June 21, 2014

How to Sit in a Glorious Farmer’s Hat While Your Garden Works for You. ~ Laura Ward

Photo credit:  AisforAmy91 on Flickr

Sipping organic vino on my porch under the afternoon sun while wearing a glorious farm hat doesn’t make me a poor farmer—it makes me an intelligent one with no respect for unnecessary busy work.

Preamble: If you are unaware, permaculture means “permanent agriculture” or “permanent culture,” where sustainable and autonomous agricultural production is the focus, and looking beyond our lifetime is the common goal. Cue Bill Nye the Science Guy voiceover: Now you know.

Here are David Holmgren’s 12 principles of permaculture —romanced by yours truly.

In asterisks, legendary Bill Mollison remarks are embraced.

1. Observe and Interact

Be curious and conscious of what is occurring. Invest time in being the witness and learn from your environment.  Be silly and fun—think like a tree, or a honeybee for insight.

2. Catch and store energy

Identify energy sources (e.g. wind, water, solar) and then hoard them like a greedy, kind, green human—be an energy collector, not an energy dumpster!

3. Obtain a yield

Fancy a system with more yes’ than no’s.  Monoculture operations function with the assumption that crop yield = yield.

We do not. Our understanding of yield expands to include desirable resources and functions.

*The yield for a given space is theoretically unlimited.

Permaculture employs a holistic view: yield = outputs – inputs, respecting the importance of soil health, quality of life, diversity of species, time/labor, air quality and other resources grossly sacrificed and forgotten in large mono-operations.

4. Apply self-regulation and accept +/- feedback

Hidden Permaculturists’ secret: we are really just lazy farmers—we want everything working for us (with us…but for us).

To bask in such afternoon luxuries as vino and porch chillin’, we design closed loop systems that mimic patterns found in nature and will take care of themselves. Our designs strive for maximum autonomy.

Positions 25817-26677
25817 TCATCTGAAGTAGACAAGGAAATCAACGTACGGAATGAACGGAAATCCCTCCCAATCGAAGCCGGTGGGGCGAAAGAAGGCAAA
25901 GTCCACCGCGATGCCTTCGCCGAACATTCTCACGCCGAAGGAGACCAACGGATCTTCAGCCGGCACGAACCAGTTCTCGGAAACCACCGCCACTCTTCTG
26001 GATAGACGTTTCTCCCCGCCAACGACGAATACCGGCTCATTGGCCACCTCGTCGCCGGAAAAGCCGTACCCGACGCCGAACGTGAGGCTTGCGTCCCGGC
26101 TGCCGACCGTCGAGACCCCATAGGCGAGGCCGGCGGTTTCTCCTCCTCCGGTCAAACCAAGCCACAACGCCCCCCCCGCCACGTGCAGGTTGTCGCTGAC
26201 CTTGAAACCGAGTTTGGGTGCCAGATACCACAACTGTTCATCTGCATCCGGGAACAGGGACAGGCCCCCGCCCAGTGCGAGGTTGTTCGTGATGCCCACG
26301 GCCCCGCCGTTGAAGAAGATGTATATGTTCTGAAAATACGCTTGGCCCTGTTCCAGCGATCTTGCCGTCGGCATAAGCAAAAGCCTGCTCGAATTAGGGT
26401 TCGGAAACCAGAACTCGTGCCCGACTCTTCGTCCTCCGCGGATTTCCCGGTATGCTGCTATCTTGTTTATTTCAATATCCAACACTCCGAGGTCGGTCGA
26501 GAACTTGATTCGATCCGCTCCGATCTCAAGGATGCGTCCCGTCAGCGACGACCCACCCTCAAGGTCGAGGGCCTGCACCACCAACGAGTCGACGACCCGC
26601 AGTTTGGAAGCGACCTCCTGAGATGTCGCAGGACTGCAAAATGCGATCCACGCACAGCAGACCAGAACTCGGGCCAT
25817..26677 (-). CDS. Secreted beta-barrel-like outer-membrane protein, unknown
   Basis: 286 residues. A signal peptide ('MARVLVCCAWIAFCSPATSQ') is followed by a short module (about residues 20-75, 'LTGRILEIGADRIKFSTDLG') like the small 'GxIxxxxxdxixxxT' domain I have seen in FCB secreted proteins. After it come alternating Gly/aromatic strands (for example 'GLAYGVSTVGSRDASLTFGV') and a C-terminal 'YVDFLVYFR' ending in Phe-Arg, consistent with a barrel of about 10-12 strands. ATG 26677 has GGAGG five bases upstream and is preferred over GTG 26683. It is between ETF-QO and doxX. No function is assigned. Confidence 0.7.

Hot tip: sexily describe this as ‘biomimicry’ and make your sapiosexual love interests swoon.

If something is prospering, even by accident—do more of that shit.

If an element isn’t working as you suspected—accept the fact and switch your approach.

 Insanity is doing the same thing over and over again and expecting different results. ~ Albert Einstein

5. Use and value renewable resources and services

Duh. Think smart; think sustainability. You know this stuff. Biological resources (e.g. biogas, diversity) are cool —don’t play stupid.

6. Produce no waste

Weave closed loop systems so the “waste” of one cycle flows to fuel another.

Everything is either a waste or a resource, depending on the quality of our understanding.

*Every problem is a solution (for something else).

Be inventive! Even plastic has function.

7. Design from patterns to details

Set up a pattern, a maddeningly brilliant framework, proven to work through the test of time and evolution (sprinkled with your creative flare) and then trust life to unravel the details.

8.  Integrate rather than segregate


When everything functions as a cohesive unit, we are creating less work for ourselves. All elements are integral to the whole and energy constantly flows between resources.

*Work with nature, not against it

9. Use small and slow solutions

Forget quick fixes and just-for-now problem solving—so basically everything our culture has taught us about how to approach inevitable complications we will face.

Implement solutions that attempt to correct problems from their root.

Ask: Is this sustainable? Does this approach reflect long-term forward thinking? Am I responding to the symptom or the cause of this issue?

10. Use and value diversity

It’s just the same reason you don’t fornicate with your cousin—it messes with the diversity of genes and increases the risk of complications. Low diversity = high risk.

Diversity is our greatest biological resource and the simplest way to ensure a yield—so what if one plant isn’t thriving? You have ‘x’ number of others producing.

11. Use edges and value the marginal

Boundaries between different eco-zones (e.g. forest/grassland, land/water, air/land) are habitat magnets and amp up our diversity quotient like crazy. Knowing this, we increase the surface area of these boundaries.

Refer to my article about maximizing edge.

12. Creatively use and respond to change

Things rarely go how you want or expect them to—respond accordingly. Decode the information that arises from these changes. Where there is destruction, there is room for growth!

*Make the least change for the greatest possible effect.

There you have it folks—if this sparked your interests in becoming a perma-nerd: get out there and take a design course or research to your pleasure.

Signing off with this goodness:

Occupy yourself, smile, grow your own food, eat your fucking veggies and embody the real meaning of rebellion.



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Editor: Emily Bartran

Photo: AisforAmy91/Flickr

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